Talking for Writers
Written by
Laura Brennan
March 2012
Written by
Laura Brennan
March 2012

Every so often, I’m asked to speak about pitching to a group of writers.  This is easy for me because I love pitching and I love writers.  I also love making people cry, and that happens, I am not kidding, about sixty percent of the time.  Not everyone, of course – it’s not like I force them to sit through Terms of Endearment.  But one person in the room, one person with a story she believes to be unpitchable, oh, yeah.  Pass the Kleenex.


Why?  Why is it so amazing to hear your story pitched?  I do think there’s a certain amount of relief in realizing that it can be done.  But I also think we are all desperate to be heard.  When a pitch is right, it conveys exactly what you want the world to understand about the heart of your story.  You get heard.  That’s very powerful.


So how do you get to that?  How do you pitch your story?  Here are the steps:


1) Be accurate.  Do not worry about what the elusive “they” want to hear.  Be honest.  No one likes a bait-and-switch.


2) Set up their listening.  What I mean by this is, prepare them for what they are about to hear.  Is it a book, a webseries, a feature, a play?  If the form is understood – if you’re at a mystery book convention, for instance – let them know the subgenre: thriller, cosy, procedural, paranormal.  If they don’t know what to expect, they won’t be able to connect to your story.  I once found myself performing in a gruesome, dark, emotionally-exhausting scene in what the judges expected to be a comedy competition.   Funny only in retrospect, trust me.  


3) Take the time to tell your story.  There is a difference between a logline and a pitch.  A logline is usually a sentence long and its only job is to get them to say, “Tell me more.”  Your pitch is what you say after that, and its job is to get them to request the script or book proposal or manuscript.  Don’t rush, don’t skimp.  You’re a storyteller; you’re already good at this part.


4) Only tell the essence of your story.  This is the tricky bit.  Figure out what the heart of your story is and convey that, and only that.  The details, even the character names – they don’t matter as much as you think they do.  Take whatever time you need, but don’t squander their good will by being unfocused.


5) Don’t be afraid to insert your own passion and your connection to the material into the pitch.  What drew you to tell this story in this way?  That’s fascinating and engaging.  Share.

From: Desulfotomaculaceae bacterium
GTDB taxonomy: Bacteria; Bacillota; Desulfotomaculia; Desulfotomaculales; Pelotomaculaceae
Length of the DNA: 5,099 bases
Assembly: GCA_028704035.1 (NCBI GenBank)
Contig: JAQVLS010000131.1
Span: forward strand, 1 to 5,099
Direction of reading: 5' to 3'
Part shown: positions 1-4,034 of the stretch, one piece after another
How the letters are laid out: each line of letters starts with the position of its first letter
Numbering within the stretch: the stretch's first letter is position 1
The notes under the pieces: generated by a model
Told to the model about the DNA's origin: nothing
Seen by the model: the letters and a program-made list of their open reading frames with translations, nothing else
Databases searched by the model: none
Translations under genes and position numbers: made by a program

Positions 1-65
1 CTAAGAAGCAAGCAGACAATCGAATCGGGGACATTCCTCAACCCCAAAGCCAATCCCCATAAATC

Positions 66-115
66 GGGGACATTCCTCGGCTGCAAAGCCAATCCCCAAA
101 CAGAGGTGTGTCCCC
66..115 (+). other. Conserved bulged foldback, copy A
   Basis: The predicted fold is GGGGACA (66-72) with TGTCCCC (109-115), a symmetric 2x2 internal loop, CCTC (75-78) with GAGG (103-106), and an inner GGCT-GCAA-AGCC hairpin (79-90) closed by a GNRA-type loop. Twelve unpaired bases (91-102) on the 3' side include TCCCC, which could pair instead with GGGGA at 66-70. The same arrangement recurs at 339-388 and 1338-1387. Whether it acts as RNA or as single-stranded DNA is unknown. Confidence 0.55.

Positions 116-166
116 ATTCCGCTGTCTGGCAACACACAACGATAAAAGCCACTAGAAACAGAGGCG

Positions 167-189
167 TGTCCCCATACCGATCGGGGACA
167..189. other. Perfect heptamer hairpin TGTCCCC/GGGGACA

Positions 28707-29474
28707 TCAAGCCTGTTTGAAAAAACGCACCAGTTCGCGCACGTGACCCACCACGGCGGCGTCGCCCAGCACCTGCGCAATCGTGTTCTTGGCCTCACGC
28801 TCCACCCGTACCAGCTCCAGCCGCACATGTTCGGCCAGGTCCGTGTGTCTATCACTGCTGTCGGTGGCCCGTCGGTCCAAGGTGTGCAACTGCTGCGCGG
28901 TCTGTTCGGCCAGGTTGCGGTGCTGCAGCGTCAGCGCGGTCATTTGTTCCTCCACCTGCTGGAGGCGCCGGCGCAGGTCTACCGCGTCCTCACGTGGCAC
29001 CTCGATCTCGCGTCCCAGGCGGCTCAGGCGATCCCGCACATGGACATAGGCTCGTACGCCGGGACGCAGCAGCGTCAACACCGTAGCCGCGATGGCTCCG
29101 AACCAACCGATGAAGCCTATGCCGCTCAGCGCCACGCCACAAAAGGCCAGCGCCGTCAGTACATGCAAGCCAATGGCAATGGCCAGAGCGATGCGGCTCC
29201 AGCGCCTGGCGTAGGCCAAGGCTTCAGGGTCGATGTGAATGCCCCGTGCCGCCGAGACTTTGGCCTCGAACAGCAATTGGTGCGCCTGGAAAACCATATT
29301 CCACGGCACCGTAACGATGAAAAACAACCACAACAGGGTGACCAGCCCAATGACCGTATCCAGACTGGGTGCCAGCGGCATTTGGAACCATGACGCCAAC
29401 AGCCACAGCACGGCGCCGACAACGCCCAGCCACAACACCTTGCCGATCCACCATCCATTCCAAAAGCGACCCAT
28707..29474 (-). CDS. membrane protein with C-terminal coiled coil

Speaking of sharing, that’s how you’ll know if your pitch works.  Share it with friends and family.  Watch their eyes.  Notice when they start to glaze over.  Rework those bits.  Also, say it out loud to yourself.  If you get goosebumps, you’re on the right track. 


Feeling brave?  Share your logline or pitch here!


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  • Olga Godim

    Laura. Such a great editing! THANK YOU!

  • Laura Brennan

    @Mary: It's nice and clean; my only thought is that I was confused about how old they were.  You called them a boy and a girl, but she has a career and he wants to be a dad - it jolted me out of the story, because I must've been ten years off in my estimate of their ages. 

    But it's sweet and it feels like the tone of the piece; very nice.

  • Laura Brennan

    @Olga: Personally, I think your story is so compelling -the what if - I think that's the pitch.  Very much as you said it, just a bit edited down.  Something like:

    When I was young and poor, I often thought: what if someone showed up at my door, a lawyer maybe, and said that I had been switched at birth and my birth family is rich. And they’re looking for me. What would I do? What would my mother do? And - here was the real fantasy - what would my other mother do?  Would she want me just as much as the mother I knew?

    There's plenty of time in the follow-up pitch to go into the heart of the story.  You didn't give me the title!  But I'd start the pitch/query with the logline/personal story, above, and then, new paragraph: [Title] is how that childhood fantasy plays out - with all the complications and sadness and compromise and mess that children never consider when they make their crazy wishes.

    And then give the details, but in the same relaxed tone.  See how that feels for you. 

    :) - Laura


  • Amy L Peterson

    My pitch:

       Amy is a 30-year-old woman with a career path, a balance in her checking account, and a list of reasons why not to have children.

       Mark is an older, divorced guy with four kids, an Army cot for a bed, and enough fishing tackle to sink a small boat.

       Amy falls for Mark hook, line and hundreds of dollars in sinkers.

       From Zero to Four Kids in Thirty Seconds is a humorous yet compelling story about becoming a stepmother to four kids, ages three, five, 13 and 15.  It has fun chapter titles like "Can't We Just Duct Tape Them Together and Send Them Outside?" and has 70 tips, including, "Tip: 25:  If you must be To Dog all the time, you're barking up the wrong tree."  It is a must-read for stepmothers and future stepmothers, and a fun read for anyone who needs a light romance that might just make them laugh out loud.

  • Pamela Olson

    Very helpful, thanks! I've been getting advice lately to go the more serious route, because the Middle East is supposed to be serious, and people need to take me seriously. There is a lot of serious stuff in the book, of course, but the whole point is that it's not the usual depressing slog -- there's a lot of fun and humor and romance and adventure, too. This is (a) because it's true, (b) to make the horrors stand out all the more starkly, and (c) to get people to read about the Middle East who (like me) don't enjoy depressing slogs.